Image Source: https://www.abc.net.au/
A large flock of critically endangered swift parrots has been spotted in northern New South Wales, sparking a ripple of excitement, and hope, among birdwatchers.
Swift parrots breed in Tasmania in the summer before migrating to the mainland in the colder months.
There’s only around 750 estimated to be left in the wild.
A flock of almost 60 was recently spotted at Port Macquarie on the NSW mid-north coast.
They were first seen by local school principal and passionate birdwatcher Catherine Oehlman who spotted them on her school grounds.
“I’m a bit of a bird nerd … it’s so exciting,” she said.
“We talk to students about endangered species, but to have a critically endangered species right here on site is really special and unique.
“It means it’s not just a species they are looking at on a website or in a book, it’s one that they can see and hear in their own school grounds.
“They are citizen scientists in this as well and they can contribute the data they are collecting.”
The NSW Woodland Bird Program manager at Birdlife Australia, Mick Roderick, said the large flock represented a significant proportion of the swift parrot population.
“It’s very encouraging,” he said.
“You are pushing five to 10 per cent of the entire population of swift parrots at that site, so it is very exciting news.”
Sighting attracts birdwatchers
Ms Oehlman said after the first sighting, the flock of swift parrots had appeared each afternoon at The Nature School.
“We have had at least 25 different birders from the area coming to see this species while they can because a species that is critically endangered might not be here for many more winters,” she said.
Ken Monson from Hastings Birdwatchers said they were helping survey bird numbers.
“I get hooked like everybody else. When a bird is endangered and you can actually see them now, it’s contagious, but also very important,” he said.
Retired biologist Les Mitchell has also been keenly watching the swift parrots in Port Macquarie.
“Very exciting. The last time we recorded them here was three years ago,” he said.
“They appear to be feeding on lerps, which is the covering of a psyllid insect … and a lot of birds love that because it’s full of sugar.”
Good year for sightings so far
Mr Roderick said the Port Macquarie sighting came after a year of low swift parrot reports in 2020.
“Last year we saw very few flocks. Most of the reports that came into Birdlife Australia were of one, two, maybe five birds,” he said.
“So far this year — not just Port Macquarie, but also in Canberra, Melbourne, and other parts of the swift parrot’s wintering range — we have had reports of flocks of 40-60 birds, so it’s really encouraging that we are seeing bigger numbers.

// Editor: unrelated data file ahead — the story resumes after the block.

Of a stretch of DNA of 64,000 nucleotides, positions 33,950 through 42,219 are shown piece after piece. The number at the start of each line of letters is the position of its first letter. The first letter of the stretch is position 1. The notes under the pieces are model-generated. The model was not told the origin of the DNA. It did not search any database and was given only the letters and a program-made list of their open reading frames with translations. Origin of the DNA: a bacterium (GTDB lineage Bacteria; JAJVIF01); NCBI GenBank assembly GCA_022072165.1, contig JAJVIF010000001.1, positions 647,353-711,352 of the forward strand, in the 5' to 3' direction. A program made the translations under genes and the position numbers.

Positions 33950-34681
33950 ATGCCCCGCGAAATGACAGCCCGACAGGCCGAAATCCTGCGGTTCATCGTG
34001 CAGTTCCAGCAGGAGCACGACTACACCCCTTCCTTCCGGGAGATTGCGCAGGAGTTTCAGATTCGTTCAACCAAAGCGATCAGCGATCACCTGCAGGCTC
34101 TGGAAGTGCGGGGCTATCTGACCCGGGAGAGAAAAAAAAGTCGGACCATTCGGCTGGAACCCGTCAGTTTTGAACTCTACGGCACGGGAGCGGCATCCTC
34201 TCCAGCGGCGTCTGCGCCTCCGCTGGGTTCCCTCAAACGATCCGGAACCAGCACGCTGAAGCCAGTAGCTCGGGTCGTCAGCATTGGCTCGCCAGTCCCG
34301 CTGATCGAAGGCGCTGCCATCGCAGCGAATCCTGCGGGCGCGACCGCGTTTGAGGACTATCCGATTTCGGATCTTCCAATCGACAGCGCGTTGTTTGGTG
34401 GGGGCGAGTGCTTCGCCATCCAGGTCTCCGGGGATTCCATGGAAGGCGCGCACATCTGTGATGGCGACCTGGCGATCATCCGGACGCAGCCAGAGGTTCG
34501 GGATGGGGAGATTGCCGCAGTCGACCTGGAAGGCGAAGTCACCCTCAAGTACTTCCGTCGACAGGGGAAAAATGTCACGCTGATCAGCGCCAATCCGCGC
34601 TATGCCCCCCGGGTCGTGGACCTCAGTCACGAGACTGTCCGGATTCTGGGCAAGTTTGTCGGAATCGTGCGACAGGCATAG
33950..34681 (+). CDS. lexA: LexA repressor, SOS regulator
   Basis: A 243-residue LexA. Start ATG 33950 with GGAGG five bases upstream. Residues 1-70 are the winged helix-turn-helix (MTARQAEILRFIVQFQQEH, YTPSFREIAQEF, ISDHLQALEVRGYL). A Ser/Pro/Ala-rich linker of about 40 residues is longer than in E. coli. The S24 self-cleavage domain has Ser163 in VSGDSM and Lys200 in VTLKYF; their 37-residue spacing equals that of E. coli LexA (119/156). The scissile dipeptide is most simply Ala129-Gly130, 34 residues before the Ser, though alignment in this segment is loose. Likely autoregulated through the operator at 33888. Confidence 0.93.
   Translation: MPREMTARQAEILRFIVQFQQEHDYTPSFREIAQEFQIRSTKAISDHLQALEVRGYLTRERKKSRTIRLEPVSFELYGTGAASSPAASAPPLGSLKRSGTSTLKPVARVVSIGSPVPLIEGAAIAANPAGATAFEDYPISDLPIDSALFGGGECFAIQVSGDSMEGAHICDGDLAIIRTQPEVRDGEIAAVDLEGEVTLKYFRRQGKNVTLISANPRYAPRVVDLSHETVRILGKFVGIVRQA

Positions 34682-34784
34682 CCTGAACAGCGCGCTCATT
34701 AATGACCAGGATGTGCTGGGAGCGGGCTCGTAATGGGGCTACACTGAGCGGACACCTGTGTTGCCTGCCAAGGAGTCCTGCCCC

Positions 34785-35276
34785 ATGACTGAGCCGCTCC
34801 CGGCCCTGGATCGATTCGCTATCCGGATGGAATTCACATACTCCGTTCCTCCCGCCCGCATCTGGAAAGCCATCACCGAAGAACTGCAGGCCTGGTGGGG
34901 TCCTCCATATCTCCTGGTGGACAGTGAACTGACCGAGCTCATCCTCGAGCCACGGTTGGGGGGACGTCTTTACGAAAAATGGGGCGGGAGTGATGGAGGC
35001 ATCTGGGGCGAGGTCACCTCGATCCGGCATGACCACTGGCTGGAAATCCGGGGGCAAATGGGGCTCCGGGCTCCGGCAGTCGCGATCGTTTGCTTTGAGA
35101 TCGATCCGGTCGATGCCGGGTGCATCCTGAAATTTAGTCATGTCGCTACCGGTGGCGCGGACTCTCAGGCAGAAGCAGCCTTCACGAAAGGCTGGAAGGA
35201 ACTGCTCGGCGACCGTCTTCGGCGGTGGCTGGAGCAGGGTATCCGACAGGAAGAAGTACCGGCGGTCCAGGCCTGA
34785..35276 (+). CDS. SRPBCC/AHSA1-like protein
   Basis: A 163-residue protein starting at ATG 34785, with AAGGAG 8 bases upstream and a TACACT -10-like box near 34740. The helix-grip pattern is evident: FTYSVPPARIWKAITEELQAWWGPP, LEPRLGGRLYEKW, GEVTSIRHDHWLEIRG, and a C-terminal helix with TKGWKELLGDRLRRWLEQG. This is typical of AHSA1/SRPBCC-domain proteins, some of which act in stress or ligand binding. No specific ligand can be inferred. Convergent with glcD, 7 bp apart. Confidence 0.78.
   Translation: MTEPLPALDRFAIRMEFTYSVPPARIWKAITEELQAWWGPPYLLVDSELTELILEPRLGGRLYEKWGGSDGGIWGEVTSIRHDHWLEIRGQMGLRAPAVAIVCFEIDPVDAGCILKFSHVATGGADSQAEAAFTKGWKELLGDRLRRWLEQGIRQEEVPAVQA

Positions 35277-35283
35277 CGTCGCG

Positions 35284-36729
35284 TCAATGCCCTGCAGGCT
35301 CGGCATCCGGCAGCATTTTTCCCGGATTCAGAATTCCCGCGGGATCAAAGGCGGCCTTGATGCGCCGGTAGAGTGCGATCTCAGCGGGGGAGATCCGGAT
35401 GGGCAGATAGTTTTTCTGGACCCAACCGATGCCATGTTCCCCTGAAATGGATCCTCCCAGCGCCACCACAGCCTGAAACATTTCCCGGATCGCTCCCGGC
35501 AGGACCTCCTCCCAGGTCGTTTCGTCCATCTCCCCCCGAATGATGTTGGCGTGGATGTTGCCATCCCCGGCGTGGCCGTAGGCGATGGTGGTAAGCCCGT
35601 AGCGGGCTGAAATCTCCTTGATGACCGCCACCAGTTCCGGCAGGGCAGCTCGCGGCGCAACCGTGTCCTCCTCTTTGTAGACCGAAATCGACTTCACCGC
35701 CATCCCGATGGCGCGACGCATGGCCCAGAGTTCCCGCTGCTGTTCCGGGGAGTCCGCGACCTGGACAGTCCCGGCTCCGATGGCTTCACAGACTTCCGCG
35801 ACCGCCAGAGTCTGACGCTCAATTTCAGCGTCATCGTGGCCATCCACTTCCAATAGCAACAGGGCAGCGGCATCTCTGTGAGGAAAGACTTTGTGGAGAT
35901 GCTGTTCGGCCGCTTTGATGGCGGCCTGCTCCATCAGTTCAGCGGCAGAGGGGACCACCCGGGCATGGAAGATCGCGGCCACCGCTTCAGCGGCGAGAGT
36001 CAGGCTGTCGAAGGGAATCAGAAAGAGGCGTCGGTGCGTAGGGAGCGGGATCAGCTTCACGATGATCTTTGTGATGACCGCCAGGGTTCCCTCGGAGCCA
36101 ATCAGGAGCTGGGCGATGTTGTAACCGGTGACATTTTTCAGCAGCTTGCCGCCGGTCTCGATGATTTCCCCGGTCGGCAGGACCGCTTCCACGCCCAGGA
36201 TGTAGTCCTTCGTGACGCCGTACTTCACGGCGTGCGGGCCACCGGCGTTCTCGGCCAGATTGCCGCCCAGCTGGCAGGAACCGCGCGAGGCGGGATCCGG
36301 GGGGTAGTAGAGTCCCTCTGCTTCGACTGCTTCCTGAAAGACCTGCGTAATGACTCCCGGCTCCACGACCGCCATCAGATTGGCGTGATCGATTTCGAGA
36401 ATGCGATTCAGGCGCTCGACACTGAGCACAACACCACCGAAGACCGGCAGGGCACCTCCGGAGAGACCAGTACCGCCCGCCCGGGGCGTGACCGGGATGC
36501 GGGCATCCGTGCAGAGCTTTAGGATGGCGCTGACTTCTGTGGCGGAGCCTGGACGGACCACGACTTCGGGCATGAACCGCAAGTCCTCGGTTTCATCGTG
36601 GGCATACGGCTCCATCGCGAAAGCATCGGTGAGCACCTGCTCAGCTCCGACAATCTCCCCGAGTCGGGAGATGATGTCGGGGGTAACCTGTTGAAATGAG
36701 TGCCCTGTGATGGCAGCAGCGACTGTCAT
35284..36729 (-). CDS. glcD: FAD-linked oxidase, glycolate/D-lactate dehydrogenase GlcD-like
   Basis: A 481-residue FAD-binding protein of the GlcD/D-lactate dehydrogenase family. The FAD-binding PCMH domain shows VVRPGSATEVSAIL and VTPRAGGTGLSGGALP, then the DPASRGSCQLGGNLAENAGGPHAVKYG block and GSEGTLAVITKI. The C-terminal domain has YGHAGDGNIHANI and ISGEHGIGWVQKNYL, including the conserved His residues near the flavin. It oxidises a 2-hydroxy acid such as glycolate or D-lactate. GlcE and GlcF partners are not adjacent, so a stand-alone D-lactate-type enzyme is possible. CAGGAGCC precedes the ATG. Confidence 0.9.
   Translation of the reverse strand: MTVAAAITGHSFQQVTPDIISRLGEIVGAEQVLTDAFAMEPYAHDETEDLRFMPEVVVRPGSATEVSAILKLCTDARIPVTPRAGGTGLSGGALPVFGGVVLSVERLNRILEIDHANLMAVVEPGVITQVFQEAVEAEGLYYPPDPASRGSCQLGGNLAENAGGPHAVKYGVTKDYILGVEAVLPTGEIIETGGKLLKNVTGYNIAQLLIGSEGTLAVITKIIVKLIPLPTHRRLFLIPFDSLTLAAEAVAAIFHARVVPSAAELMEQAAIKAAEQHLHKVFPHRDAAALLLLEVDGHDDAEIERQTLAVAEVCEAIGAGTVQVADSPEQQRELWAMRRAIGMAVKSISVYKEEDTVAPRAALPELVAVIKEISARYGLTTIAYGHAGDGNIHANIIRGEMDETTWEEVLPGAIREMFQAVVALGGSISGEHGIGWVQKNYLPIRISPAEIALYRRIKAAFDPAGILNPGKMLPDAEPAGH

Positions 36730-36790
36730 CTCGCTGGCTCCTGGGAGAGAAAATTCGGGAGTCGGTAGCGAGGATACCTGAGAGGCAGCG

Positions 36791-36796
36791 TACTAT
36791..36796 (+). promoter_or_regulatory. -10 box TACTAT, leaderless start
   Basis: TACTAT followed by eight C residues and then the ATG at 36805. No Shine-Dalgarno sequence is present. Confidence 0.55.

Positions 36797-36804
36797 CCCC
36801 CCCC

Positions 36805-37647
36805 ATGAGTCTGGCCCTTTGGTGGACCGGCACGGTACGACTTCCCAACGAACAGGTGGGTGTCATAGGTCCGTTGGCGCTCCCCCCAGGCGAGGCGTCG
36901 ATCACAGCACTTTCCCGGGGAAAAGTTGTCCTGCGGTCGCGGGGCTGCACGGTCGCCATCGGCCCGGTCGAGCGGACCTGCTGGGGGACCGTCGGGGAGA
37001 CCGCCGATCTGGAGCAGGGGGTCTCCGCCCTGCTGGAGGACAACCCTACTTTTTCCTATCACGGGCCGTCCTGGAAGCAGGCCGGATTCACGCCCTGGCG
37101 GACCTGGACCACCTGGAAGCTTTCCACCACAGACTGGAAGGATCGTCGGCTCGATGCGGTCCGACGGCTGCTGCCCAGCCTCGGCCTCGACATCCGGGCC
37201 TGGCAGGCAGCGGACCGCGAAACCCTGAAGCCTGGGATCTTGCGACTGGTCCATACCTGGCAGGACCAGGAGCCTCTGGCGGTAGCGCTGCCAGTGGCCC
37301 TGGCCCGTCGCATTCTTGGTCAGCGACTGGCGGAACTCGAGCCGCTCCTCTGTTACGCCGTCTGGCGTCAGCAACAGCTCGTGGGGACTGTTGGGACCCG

“We have noticed that when people have been taking photos and sending them to us there are quite a few young birds in these flocks, which is probably a sign they have had a pretty good breeding season.”
Mr Roderick said swift parrots often travelled a significant distance north on their winter migration.
“Some years, if conditions are really good, they won’t go much further north than Victoria. But probably most years quite a few birds do make it into NSW, particularly along the south coast,” he said.
“We have had up to 10 birds reported to us already from south-east Queensland, so some birds have already made the migration that far.”
Species on brink of extinction
Mr Roderick said despite the recent sightings there were strong concerns for the future of the swift parrot species and conservation programs were underway.
“The swift parrot recovery team have updated the [population] estimate to be around 750 individual birds, it’s difficult to say, but it’s less than 1000 birds,” he said.
“In the last recovery plan it was 2,000 birds, so the population continues to decrease.”
Mr Roderick said predation and habitat loss were both issues.
“We have the emerging threat of the sugar gliders predating nests down in Tasmania … which is really threatening the bird with extinction if things don’t turn around down there,” he said.
“Where there are not sugar gliders, that is where the most important habitat is. Those areas are on some of the inshore islands, Maria Island, and Bruny Island off Tasmania.
“There are some issues occurring there because there are some forestry interests in some of the swift parrot habitat.”
Conservationists have also recently raised the alarm over planned logging in a patch of forest on the NSW south coast that is home to the swift parrot during its winter migration.
Where do swift parrots go?
Port Macquarie birdwatchers are continuing to observe the swift parrots and their latest question is ‘where do they go during the day?’
It is a challenge Ms Oehlman has put to her young students.
“All the best birdwatchers have already looked. They’ve been to all the places they normally go and nobody can find them,” she told a class.
“They turn up at the school at 4 o’clock in the afternoon and in the morning they are gone again … so I said that years 3 and 4 were coming into the bush and that you guys would look.”